The Terrible Twos is a normal stage of child development when toddlers try to show their growing independence, often with mood changes and temper tantrums. Children eventually grow out of the Terrible Twos, but they—and their parents—face another developmental stage that can bring similar challenges.
As your child becomes a teenager, the Other Terrible Toos can become routine: “No, that costs TOO much money.” “That’s TOO loud. Turn down the music.” “Those pants are TOO loose on you. Pull them up.” “You spend TOO much time texting.” “Is it TOO hard for you to put your dirty clothes in the hamper?” “Don’t you think that’s TOO much makeup?”
The Other Terrible Toos can strain a dad’s tolerance for his child’s increasing desire for independence. In addition, the Other Terrible Toos can be a struggle for young people as they enter new environments and new relationships that test their values and self-discipline.
However tough the Other Terrible Toos may be, this developmental stage is a critical time for fathers to help their children learn how to become responsible adults. “Each parenting stage has its own rewards and challenges,” says Kenneth Braswell, Director, National Responsible Fatherhood Clearinghouse (NRFC). “The key is to keep the lines of communication open to help children navigate each turn in their life journey.”
Dads can help teens stay on the right track by building a loving connection with them in several key ways:
Simply spend time with your teens, especially one-on-one time.Pay attention to them, share conversation, and actively listen to what they have to say. Talking about their favorite television shows, music, friends, school activities, and other interests is a good start. Involved fathers often make sacrifices, such as giving up some of their own favorite activities, to devote more time to interacting with their teens. Together, make some memories your teens will keep for a lifetime.
Experimenting with fashion, friends, hobbies, or sports is a normal part of the Other Terrible Toos. Don’t let outward appearances or odd fashion statements come between you and your teens. Make them understand that although you will hold them accountable for their decisions and behaviors, you will love them no matter what. Teenagers who feel accepted by their fathers are more likely to trust them and open up about their thoughts, fears, and dreams.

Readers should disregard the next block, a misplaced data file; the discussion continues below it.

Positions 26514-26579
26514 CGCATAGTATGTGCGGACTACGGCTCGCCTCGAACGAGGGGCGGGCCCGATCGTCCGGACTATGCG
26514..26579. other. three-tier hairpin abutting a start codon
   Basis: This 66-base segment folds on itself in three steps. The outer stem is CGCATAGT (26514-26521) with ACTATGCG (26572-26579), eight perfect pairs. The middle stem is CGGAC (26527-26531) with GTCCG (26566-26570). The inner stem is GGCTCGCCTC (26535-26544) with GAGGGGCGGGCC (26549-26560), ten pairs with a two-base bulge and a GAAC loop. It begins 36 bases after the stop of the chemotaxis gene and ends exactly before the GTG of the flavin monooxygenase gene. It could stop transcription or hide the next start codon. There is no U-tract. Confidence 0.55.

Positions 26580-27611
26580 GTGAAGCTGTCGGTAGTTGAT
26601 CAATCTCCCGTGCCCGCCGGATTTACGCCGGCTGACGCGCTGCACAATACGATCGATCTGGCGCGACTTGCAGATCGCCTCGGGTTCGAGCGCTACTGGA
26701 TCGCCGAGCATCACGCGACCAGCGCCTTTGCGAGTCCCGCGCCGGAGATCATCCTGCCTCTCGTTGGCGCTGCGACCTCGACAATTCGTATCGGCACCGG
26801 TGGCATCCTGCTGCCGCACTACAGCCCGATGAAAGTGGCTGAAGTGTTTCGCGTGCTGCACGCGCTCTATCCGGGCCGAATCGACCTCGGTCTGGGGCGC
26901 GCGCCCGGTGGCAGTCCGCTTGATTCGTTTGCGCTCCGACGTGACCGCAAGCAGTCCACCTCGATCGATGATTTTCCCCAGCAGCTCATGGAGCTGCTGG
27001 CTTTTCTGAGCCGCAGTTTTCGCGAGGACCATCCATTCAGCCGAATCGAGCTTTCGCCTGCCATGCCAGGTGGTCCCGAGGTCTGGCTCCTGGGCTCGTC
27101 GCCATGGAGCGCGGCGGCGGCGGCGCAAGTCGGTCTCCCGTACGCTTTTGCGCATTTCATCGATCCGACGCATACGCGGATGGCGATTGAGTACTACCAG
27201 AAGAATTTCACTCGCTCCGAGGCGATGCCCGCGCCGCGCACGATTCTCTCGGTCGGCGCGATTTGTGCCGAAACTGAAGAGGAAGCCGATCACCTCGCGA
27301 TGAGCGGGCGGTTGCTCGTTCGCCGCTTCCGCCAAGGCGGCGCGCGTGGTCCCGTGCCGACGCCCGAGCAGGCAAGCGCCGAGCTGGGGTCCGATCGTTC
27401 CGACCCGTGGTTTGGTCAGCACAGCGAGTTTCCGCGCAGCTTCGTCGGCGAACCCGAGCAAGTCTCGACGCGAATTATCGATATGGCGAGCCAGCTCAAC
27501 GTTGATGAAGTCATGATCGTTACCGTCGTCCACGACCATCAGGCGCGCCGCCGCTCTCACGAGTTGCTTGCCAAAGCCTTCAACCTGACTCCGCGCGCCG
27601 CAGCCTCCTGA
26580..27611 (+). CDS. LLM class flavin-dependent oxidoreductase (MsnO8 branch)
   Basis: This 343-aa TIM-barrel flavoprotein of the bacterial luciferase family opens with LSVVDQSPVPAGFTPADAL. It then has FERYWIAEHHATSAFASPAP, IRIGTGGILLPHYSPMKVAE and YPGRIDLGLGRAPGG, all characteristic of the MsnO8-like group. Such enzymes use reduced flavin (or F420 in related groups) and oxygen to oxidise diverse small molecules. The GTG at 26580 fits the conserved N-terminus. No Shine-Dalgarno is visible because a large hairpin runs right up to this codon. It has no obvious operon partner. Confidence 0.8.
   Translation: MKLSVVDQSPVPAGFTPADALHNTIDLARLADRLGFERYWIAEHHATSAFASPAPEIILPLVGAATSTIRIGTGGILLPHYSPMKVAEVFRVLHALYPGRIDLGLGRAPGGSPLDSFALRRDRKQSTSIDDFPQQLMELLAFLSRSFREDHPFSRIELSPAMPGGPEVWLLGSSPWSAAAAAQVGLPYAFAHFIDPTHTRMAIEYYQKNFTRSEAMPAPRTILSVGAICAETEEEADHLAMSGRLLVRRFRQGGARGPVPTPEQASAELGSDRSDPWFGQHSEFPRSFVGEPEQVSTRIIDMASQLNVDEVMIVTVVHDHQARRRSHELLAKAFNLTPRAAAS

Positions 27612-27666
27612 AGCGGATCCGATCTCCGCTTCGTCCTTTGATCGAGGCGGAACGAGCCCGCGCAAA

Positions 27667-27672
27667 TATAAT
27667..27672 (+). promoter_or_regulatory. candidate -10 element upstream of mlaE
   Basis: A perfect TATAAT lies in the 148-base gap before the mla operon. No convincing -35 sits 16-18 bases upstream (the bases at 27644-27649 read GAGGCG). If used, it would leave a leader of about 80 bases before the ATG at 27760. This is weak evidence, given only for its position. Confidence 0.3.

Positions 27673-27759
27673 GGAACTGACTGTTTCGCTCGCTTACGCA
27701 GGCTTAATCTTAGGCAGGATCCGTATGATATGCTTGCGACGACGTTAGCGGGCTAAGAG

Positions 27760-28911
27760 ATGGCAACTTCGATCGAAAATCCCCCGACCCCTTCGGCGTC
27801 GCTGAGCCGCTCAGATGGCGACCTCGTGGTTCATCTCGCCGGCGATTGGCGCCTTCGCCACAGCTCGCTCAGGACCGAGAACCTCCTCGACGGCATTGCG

Most dads recognize that young children thrive on attention and affection. However, many fathers do not realize that these needs do not change as a child grows. Teenagers crave acceptance too–especially from their parents. Teens often act as if they do not need or want love and attention from their fathers, but they actually do. They look to you for support and information. Tell teens often that you love them. Something as simple as a few encouraging words or a quick hug can strengthen your relationship with your teenager tremendously. Despite the eye rolling, your teen might offer a hug in return!
When you show stable personal behavior and parenting habits, teens know what to expect and what is expected of them. Consistent support, combined with fair rules and their regular enforcement, give teens certainty in their lives. Aim to show your teens consistent behavior, even when it is difficult to do.
Be a role model.
Providing physical or financial support to your children is essential, but it is not enough. Fathers also need to give emotional support, act as role models, and guide their teens. Modeling responsible behavior is key for any dad seeking to teach his teen responsible habits and behaviors. No parent is perfect, so when you make mistakes, recognize them, apologize when appropriate, and try to use those opportunities to model accountability to your teen.
A father who is routinely unavailable to his teenagers, despite saying he loves them, can make them believe other aspects of his life take priority. When a dad is available, he demonstrates to teens that they are important. Being available can be as simple as helping teens with homework or chatting with their friends when they come over.
At times, it is easy for fathers to take themselves too seriously; so many interactions between you and your teens are to correct or direct them. While keeping the rules is important, you can be more than an authority figure to your teens. Fun and fundamentals can live together happily. Being able to laugh together can open the lines of communication with teens. They will be more comfortable sharing their thoughts and feelings—even admitting mistakes—which can be a starting point for important conversations about conduct and character.
Being a loving father is not easy. It requires commitment and time, no matter what age your children are. Staying connected with teens can bring some unique challenges to both you and your child. NRFC offers practical tools and resources to help fathers build a stronger connection with their children at any age. Visit www.fatherhood.gov or call 877-4DAD411. Stay in touch with NRFC on Facebook and Twitter.